• Small (2 - 4 mm in size) irregular in shape.
  • Freckles become darker with sun exposure for example, during the summer and lighten during the winter months.
      Ephelides.
    Click on image for larger view
    What you can do
  • Protect against the sun (see sun protection).
  • Consult a doctor for treatment if the freckles bother you.

    What the doctor may do

  • Lighten with chemical peels or liquid nitrogen aplications.
  • Prescribe hydroquinone containing lightening creams.

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EPIDERMAL NAEVI

This is a relatively uncommon development abnormality appearing at or soon after birth.

    Cause

  • Non-cancerous growth of the epidermis.

    Symptoms

  • Raised brown area with a rough warty surface.
  • Tendency to occur in lines along the length of a limb.

    What you can do

  • You should consult a doctor.

    What the doctor may do

  • Destroy the area using electrosurgery or the carbon dioxide laser.
  • Excise the area with or without grafting.

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EPIDERMOLYSIS BULLOSA

This is a group of rare inherited disorders which result in blistering after minor trauma. There several types of epidermolysis bullosa and they can divided into two groups depending on the mode of inheritance.

  • Autosomal dominant where only one parent need be affected and the offspring has a 50% chance of inheriting the defect.
  • Autosomal recessive where both parents have to be carriers and the offspring has a 25% chance of inheriting the defect.

    Cause

  • Inheritance.

    Symptoms

  • Usually occurs in children as blisters on the feet and hands and on places likely to be traumatised such as the knees and elbows.
  • Generally, the disease is more severe in the autosomal recessive types where blisters may occur in the oesophagus and cause difficulty feeding. In some cases, babies are born with raw skin because the blistered areas have been shed in the womb.

    Complications

  • Infection.
  • Scarring.
  • The digits (fingers and toes) may fuse together as the raw areas heal resulting in severe disability.
    What you can do
  • You should consult a doctor.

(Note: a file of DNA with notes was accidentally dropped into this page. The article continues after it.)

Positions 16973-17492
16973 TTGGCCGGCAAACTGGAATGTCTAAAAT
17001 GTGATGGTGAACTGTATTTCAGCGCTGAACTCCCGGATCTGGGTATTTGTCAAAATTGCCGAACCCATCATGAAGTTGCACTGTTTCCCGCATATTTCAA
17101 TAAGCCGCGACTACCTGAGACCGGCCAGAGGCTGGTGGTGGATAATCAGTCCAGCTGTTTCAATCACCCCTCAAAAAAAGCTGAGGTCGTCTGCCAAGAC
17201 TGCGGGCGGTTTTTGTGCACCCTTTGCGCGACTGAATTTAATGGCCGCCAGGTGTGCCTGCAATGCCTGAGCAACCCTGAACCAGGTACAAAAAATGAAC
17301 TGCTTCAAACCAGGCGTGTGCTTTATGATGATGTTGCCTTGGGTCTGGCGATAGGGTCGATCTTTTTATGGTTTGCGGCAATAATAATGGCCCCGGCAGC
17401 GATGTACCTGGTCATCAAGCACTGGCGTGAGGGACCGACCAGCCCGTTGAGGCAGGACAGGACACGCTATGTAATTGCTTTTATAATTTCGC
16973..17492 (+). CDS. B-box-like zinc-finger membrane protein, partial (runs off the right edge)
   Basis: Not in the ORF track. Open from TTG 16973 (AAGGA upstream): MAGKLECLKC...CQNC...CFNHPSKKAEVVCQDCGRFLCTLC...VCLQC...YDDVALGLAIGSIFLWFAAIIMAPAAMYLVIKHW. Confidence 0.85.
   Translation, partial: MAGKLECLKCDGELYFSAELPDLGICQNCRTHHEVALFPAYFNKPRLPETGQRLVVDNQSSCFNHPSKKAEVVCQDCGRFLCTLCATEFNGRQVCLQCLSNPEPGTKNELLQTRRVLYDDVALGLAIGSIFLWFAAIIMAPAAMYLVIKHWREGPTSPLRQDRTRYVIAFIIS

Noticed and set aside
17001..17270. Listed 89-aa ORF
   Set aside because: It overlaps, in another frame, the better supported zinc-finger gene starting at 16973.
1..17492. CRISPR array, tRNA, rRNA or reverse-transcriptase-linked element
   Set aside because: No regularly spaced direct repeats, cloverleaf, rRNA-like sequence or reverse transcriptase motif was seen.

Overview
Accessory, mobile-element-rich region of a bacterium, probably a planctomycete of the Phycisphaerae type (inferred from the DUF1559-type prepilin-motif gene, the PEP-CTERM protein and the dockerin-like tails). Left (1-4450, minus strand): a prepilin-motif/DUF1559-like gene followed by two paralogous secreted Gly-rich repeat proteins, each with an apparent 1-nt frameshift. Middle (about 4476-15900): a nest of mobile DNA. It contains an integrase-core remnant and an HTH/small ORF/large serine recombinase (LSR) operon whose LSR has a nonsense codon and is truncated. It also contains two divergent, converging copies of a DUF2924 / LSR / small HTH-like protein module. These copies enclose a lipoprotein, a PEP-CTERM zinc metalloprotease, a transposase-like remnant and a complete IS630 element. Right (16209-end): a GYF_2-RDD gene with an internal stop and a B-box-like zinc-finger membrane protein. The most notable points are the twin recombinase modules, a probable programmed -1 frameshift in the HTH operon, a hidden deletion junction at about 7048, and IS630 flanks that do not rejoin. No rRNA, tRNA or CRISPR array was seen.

• Protect the skin against trauma.
    What the doctor may do
  • Give genetic counseling.
  • Treat the complications.

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ERYTHEMA MULTIFORME

This is an inflammatory condition of the skin characterised by rashes that look like a target ("target lesions) or bull's eye ("bull's eye lesions)".

    Causes

  • Allergic reaction to drugs such as penicillin, sulphonamides and barbiturates.
  • Hypersensitivity reaction to bacteria (eg., mycoplasma chest infection), virus (especially the herpes simplex virus or cold sore virus).
  • Internal disease.
  • Pregnancy.
  • Unknown.

    Symptoms

  • "Target" or "bull's eye" lesions comprising of a pale or dusky red centre (sometimes, a blister) and surrounding rings of different shades of red. Usually occur on the back of the hands, palms, soles, limbs and face.
  • May be preceded by a cough, fever, sorethroat, malaise (feeling of illness) or headache.
  • In severe cases, the mucous membranes (eyes, mouth, nasal passages and genitals) may be ulcerated. This form is called Steven's Johnson's syndrome. Another more severe form is called toxic epidermal necrolysis. In this form the, the rashes progress rapidly to become blisters that slough off leaving raw areas like a scald.
      Erythema multiforme.
    Click of image for larger view
    Complications
  • Secondary infection of damaged skin.
  • Eye damage from Steven's Johnson's syndrome.
  • Fluid and electrolyte imbalance, organ failure and shock from toxic epidermal necrolysis. May be fatal.
     
    What you can do
  • You should consult a doctor.
     
    What the doctor may do.
  • Prescribe topical steroids for mild cases.
  • Prescribe systemic steroids (oral or intravenous) for severe cases.
  • Hospitalise severe cases of erythema multiforme, Steven's Johnson's syndrome and toxic epidermal necrolysis for management.
  • Treat the underlying cause.
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    ERYTHEMA NODOSUM

An inflammatory condition of the skin characterised by painful inflamed nodules (large swellings) on the lower legs.

    Cause
  • Hypersensitivity to bacterial infection, eg., streptococcal sorethroat and tuberculosis.
  • Hypersensitivity reaction to deep fungal infections such as histoplasmosis and coccidiomycosis.
  • Drug eruption, eg., due to sulphur drugs, iodides, penicillin and the birth control pill.